Sugar cane growers face variety of sustainability issues
DANA POINT, Calif. — Experts in sustainability in cane sugar explained that satisfying the consumer interest in sustainable production is complicated by the large number of countries that are engaged in cane production and the constantly evolving definition of sustainability.
Kevin Ogorzalek of Bonsucro encouraged cane sugar producers and the companies that buy sugar to become involved in his company’s efforts to certify supply chains for a wide range of sustainability concerns. Certification is good for business because it assures a company’s brand reputation, he said.
Global brands are setting standards for securing sugar cane produced under conditions that are regarded as sustainable, but “often these are not aligned. So we are trying to set standards to reduce audit burdens,” he said.
Sustainability programs for cane sugar have to be flexible because cane is grown in so many countries and by smallholder farmers who must be taught the importance of the standards, he said.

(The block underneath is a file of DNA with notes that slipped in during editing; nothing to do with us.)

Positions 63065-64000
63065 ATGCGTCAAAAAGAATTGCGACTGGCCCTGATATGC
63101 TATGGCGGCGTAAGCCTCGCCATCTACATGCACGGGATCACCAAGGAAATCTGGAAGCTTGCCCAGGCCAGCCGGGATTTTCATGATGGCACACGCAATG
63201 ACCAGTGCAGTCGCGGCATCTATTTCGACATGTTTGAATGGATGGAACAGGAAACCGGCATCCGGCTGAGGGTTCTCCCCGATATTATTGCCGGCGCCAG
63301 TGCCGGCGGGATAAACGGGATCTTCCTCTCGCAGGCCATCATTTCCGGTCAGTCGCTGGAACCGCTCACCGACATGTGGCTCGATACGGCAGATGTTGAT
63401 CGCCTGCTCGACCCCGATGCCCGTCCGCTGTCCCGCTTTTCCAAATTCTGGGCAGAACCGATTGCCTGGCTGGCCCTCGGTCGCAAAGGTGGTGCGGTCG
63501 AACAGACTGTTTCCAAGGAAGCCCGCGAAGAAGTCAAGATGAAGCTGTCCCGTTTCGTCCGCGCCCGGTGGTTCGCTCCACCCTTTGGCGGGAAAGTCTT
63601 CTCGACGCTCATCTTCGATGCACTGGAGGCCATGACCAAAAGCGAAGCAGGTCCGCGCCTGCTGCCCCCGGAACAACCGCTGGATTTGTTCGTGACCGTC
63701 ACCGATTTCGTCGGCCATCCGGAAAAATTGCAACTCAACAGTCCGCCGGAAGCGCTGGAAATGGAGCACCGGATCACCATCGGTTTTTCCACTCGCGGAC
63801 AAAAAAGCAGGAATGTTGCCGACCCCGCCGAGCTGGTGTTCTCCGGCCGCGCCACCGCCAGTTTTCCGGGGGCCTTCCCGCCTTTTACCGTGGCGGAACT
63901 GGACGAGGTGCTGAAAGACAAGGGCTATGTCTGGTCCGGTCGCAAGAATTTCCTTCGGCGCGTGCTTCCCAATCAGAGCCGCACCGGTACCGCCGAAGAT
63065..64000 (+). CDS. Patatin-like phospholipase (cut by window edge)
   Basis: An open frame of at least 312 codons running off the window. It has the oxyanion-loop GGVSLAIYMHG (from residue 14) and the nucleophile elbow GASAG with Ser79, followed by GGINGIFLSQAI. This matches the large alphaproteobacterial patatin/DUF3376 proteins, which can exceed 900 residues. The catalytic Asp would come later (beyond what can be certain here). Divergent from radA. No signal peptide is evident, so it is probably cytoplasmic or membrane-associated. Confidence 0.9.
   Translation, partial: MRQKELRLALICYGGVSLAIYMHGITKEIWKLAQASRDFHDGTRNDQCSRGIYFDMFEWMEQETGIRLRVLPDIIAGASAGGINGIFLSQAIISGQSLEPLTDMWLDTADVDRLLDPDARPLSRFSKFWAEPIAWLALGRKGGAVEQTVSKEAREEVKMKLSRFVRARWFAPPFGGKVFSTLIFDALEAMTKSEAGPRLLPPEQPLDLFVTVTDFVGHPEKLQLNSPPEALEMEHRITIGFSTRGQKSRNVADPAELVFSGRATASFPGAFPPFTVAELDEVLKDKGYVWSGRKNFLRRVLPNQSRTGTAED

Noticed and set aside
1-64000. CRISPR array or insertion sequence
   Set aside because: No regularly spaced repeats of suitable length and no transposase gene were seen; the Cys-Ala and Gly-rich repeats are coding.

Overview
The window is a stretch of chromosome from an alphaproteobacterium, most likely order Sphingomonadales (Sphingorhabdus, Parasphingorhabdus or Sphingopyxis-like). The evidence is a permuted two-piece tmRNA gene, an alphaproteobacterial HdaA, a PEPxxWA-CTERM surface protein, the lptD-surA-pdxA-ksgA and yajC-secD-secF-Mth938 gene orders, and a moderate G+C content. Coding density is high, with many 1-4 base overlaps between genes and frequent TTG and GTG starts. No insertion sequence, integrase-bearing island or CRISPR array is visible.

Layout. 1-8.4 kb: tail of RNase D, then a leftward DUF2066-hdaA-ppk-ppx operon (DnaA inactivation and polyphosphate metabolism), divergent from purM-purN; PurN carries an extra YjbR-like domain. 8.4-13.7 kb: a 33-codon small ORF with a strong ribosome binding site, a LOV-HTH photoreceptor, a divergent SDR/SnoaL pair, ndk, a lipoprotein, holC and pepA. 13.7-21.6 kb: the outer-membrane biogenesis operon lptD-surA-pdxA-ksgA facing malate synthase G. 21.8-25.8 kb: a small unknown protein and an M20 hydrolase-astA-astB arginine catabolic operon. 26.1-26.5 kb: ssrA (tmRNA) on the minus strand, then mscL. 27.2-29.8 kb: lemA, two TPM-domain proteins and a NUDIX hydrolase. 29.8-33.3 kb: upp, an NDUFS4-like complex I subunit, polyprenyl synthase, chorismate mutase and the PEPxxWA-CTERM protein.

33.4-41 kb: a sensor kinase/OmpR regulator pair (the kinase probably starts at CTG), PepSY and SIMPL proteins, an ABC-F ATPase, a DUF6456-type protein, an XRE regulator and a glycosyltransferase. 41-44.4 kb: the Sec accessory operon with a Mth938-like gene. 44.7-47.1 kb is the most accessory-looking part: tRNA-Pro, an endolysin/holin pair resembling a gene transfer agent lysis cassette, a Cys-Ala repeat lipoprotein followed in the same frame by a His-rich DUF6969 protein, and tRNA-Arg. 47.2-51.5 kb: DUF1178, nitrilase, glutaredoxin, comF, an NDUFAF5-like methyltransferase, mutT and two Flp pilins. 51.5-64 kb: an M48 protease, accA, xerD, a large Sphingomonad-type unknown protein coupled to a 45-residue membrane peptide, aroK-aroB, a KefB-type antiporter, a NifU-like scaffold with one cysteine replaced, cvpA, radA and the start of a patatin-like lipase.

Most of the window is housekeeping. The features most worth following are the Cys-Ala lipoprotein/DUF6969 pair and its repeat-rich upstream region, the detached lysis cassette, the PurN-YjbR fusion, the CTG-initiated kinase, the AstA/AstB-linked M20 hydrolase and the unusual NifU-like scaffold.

Ogorzalek acknowledged that Bonsucro has no producers in the U.S., but said the organization is working with countries that supply sugar to the U.S. and wants to work with growers in Florida and Louisiana.
Rafael Vaya, director of corporate responsibility for American Sugar Refining Inc. (ASR Group), said his companies source sugar from more than 40 countries and are trying to establish a corporate social responsibility standard based on: no child, force slave or bonded labor; worker health and safety program; legal and ethical land land use; no bribery or corruption; and a plan to mitigate environmental impact.
“Customers want continuous improvement but must understand the supply chain cannot change overnight,” Vaya said.
But corporate social responsibility and sustainability programs provide protection against reputational risk, he said. “This is good business. The brand reputation is priceless.”
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